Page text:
Sanchez, Gonzalo Eduardo (2015-05). Three Essays on Impact Evaluation of Public Policies. Doctoral Dissertation. Thesis uri icon

abstract

  • This dissertation analyzes the impact of three public policies. Each essay attempts to identify the effects of a specific public policy using different methods. The first studies the effect of low-cost intervention on tax compliance. To overcome confounding factors, I use a regression discontinuity design that exploits a discrete increase in the probability of receiving a non-compliance notification. Results indicate that the notification significantly increases taxes paid by around $1,400, or 70 percent. These findings indicate that inexpensive tax compliance interventions can be used effectively by tax authorities in low-income countries. The second essay studies data collected in a field experiment that provides information to households to promote conservation of electricity. Households received one of three different information interventions: (1) make a price notch salient, (2) make a social comparison, or (3) do both. Results corresponding to households with historical consumption above the notch indicate that the social comparison information reduces consumption by around 1%, and that the price salience information effect is not statistically significant. These findings imply that the social comparison treatment was more effective in promoting conservation. However, there is also suggestive evidence that the effect of the price salience treatment exists for households who were just above the notch, whereas the effect of the social comparison is significant for both households who were just above and well above the notch. The results suggest that similar interventions could be used in longer term projects to promote conservation and reduce the fiscal burden of electricity subsidies. The last essay examines the effect of the Arizona Immigration Law of 2010 (SB 1070) on the noncitizen Hispanic state population. Results indicate that this bill produced a significant reduction in the proportion of Hispanic noncitizens living in Arizona estimated to be between 10% and 16%. However, this effect lasted less than one year, as the evidence suggests that it vanishes after a few months. The findings imply that the response of the undocumented population facing higher risk of deportation is to quickly move out. The findings also suggest that when that risk diminishes, the undocumented population tends to increase.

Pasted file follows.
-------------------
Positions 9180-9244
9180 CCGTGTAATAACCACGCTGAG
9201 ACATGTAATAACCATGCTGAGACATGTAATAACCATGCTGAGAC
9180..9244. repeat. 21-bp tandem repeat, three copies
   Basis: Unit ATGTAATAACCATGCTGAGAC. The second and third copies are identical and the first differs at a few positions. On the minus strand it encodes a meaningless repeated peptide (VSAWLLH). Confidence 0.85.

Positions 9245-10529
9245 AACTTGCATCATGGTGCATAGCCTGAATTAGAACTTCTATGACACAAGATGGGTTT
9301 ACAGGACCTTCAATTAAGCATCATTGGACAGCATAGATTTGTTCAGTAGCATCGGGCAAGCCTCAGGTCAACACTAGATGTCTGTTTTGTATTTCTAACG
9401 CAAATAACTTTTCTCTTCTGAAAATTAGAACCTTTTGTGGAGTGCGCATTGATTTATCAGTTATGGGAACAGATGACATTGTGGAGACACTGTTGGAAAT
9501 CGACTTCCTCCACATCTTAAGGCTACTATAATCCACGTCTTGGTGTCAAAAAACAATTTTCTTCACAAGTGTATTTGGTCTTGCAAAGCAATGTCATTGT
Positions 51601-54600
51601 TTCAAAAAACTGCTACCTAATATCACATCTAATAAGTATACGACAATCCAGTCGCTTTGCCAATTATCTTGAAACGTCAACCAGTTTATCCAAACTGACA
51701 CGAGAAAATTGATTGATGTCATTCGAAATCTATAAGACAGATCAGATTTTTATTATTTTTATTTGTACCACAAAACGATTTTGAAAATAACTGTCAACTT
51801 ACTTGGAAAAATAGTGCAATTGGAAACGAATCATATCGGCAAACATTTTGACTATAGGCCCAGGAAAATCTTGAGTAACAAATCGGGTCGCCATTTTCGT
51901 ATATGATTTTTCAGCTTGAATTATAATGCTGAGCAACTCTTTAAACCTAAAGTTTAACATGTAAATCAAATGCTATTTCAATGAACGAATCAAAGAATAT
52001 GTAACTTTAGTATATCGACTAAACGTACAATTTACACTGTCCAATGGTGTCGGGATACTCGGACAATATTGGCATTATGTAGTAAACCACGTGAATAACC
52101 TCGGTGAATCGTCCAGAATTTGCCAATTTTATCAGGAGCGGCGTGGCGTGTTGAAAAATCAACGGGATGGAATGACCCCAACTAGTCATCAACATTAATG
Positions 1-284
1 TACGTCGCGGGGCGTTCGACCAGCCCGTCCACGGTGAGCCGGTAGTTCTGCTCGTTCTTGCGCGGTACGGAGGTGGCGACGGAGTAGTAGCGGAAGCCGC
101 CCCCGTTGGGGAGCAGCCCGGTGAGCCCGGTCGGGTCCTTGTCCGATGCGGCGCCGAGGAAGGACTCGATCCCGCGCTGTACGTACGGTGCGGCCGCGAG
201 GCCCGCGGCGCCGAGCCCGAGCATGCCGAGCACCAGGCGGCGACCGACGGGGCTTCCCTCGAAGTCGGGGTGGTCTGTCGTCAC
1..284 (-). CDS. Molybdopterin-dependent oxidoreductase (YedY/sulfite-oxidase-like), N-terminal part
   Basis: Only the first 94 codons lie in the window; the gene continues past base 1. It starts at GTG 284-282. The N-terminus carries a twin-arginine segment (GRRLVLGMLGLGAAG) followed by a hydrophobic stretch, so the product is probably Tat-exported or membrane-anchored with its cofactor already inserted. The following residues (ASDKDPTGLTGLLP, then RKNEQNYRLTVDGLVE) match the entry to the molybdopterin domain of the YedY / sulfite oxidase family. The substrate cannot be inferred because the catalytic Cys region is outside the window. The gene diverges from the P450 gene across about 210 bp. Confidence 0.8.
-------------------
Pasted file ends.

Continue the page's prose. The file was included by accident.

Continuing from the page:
• This dissertation analyzes the impact of three public policies. Each essay attempts to identify the effects of a specific public policy using different methods. The first studies the effect of low-cost intervention on tax compliance. To overcome confounding factors, I use a regression discontinuity design that exploits a discrete increase in the probability of receiving a non-compliance notification. Results indicate that the notification significantly increases taxes paid by around $1,400, or 70 percent. These findings indicate that inexpensive tax compliance interventions can be used effectively by tax authorities in low-income countries.

    The second essay studies data collected in a field experiment that provides information to households to promote conservation of electricity. Households received one of three different information interventions: (1) make a price notch salient, (2) make a social comparison, or (3) do both. Results corresponding to households with historical consumption above the notch indicate that the social comparison information reduces consumption by around 1%, and that the price salience information effect is not statistically significant. These findings imply that the social comparison treatment was more effective in promoting conservation. However, there is also suggestive evidence that the effect of the price salience treatment exists for households who were just above the notch, whereas the effect of the social comparison is significant for both households who were just above and well above the notch. The results suggest that similar interventions could be used in longer term projects to promote conservation and reduce the fiscal burden of electricity subsidies.

    The last essay examines the effect of the Arizona Immigration Law of 2010 (SB 1070) on the noncitizen Hispanic state population. Results indicate that this bill produced a significant reduction in the proportion of Hispanic noncitizens living in Arizona estimated to be between 10% and 16%. However, this effect lasted less than one year, as the evidence suggests that it vanishes after a few months. The findings imply that the response of the undocumented population facing higher risk of deportation is to quickly move out. The findings also suggest that when that risk diminishes, the undocumented population tends to increase.

publication date

  • May 2015